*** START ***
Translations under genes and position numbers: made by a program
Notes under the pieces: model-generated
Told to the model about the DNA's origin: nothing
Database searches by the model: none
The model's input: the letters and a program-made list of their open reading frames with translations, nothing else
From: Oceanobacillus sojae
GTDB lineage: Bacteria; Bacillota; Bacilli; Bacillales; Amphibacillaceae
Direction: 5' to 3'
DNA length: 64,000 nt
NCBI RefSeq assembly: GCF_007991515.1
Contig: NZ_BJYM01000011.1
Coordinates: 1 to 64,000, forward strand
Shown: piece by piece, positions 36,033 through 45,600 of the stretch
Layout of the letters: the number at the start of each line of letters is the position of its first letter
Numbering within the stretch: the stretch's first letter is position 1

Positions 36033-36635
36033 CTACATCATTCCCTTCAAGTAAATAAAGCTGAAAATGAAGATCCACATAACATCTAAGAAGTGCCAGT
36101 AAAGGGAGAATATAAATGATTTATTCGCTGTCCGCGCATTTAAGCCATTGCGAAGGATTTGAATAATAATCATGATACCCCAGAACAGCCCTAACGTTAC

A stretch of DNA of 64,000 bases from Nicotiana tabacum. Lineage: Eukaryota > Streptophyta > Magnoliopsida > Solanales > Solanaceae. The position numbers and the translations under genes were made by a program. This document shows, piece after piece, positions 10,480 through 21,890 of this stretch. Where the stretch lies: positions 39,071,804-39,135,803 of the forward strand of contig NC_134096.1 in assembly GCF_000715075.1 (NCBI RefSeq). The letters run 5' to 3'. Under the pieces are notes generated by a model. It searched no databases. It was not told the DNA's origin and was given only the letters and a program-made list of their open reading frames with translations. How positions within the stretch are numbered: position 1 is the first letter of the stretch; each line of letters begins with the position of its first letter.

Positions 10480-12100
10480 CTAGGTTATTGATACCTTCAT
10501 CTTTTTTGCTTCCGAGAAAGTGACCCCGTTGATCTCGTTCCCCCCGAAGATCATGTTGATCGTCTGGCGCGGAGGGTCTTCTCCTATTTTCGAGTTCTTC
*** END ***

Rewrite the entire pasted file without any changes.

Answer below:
Translations under genes and position numbers: made by a program
Notes under the pieces: model-generated
Told to the model about the DNA's origin: nothing
Database searches by the model: none
The model's input: the letters and a program-made list of their open reading frames with translations, nothing else
From: Oceanobacillus sojae
GTDB lineage: Bacteria; Bacillota; Bacilli; Bacillales; Amphibacillaceae
Direction: 5' to 3'
DNA length: 64,000 nt
NCBI RefSeq assembly: GCF_007991515.1
Contig: NZ_BJYM01000011.1
Coordinates: 1 to 64,000, forward strand
Shown: piece by piece, positions 36,033 through 45,600 of the stretch
Layout of the letters: the number at the start of each line of letters is the position of its first letter
Numbering within the stretch: the stretch's first letter is position 1

Positions 36033-36635
36033 CTACATCATTCCCTTCAAGTAAATAAAGCTGAAAATGAAGATCCACATAACATCTAAGAAGTGCCAGT
36101 AAAGGGAGAATATAAATGATTTATTCGCTGTCCGCGCATTTAAGCCATTGCGAAGGATTTGAATAATAATCATGATACCCCAGAACAGCCCTAACGTTAC

A stretch of DNA of 64,000 bases from Nicotiana tabacum. Lineage: Eukaryota > Streptophyta > Magnoliopsida > Solanales > Solanaceae. The position numbers and the translations under genes were made by a program. This document shows, piece after piece, positions 10,480 through 21,890 of this stretch. Where the stretch lies: positions 39,071,804-39,135,803 of the forward strand of contig NC_134096.1 in assembly GCF_000715075.1 (NCBI RefSeq). The letters run 5' to 3'. Under the pieces are notes generated by a model. It searched no databases. It was not told the DNA's origin and was given only the letters and a program-made list of their open reading frames with translations. How positions within the stretch are numbered: position 1 is the first letter of the stretch; each line of letters begins with the position of its first letter.

Positions 10480-12100
10480 CTAGGTTATTGATACCTTCAT
10501 CTTTTTTGCTTCCGAGAAAGTGACCCCGTTGATCTCGTTCCCCCCGAAGATCATGTTGATCGTCTGGCGCGGAGGGTCTTCTCCTATTTTCGAGTTCTTC